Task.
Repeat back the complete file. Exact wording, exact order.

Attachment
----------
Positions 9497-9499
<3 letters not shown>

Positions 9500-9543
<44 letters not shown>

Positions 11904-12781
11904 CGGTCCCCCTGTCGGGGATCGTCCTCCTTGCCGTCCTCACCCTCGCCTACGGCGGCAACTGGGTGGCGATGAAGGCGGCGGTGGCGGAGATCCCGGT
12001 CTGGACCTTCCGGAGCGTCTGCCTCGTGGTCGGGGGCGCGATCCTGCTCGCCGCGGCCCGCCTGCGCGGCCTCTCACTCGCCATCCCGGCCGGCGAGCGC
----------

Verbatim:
Positions 9497-9499
<3 letters not shown>

Positions 9500-9543
<44 letters not shown>

Positions 11904-12781
11904 CGGTCCCCCTGTCGGGGATCGTCCTCCTTGCCGTCCTCACCCTCGCCTACGGCGGCAACTGGGTGGCGATGAAGGCGGCGGTGGCGGAGATCCCGGT
12001 CTGGACCTTCCGGAGCGTCTGCCTCGTGGTCGGGGGCGCGATCCTGCTCGCCGCGGCCCGCCTGCGCGGCCTCTCACTCGCCATCCCGGCCGGCGAGCGC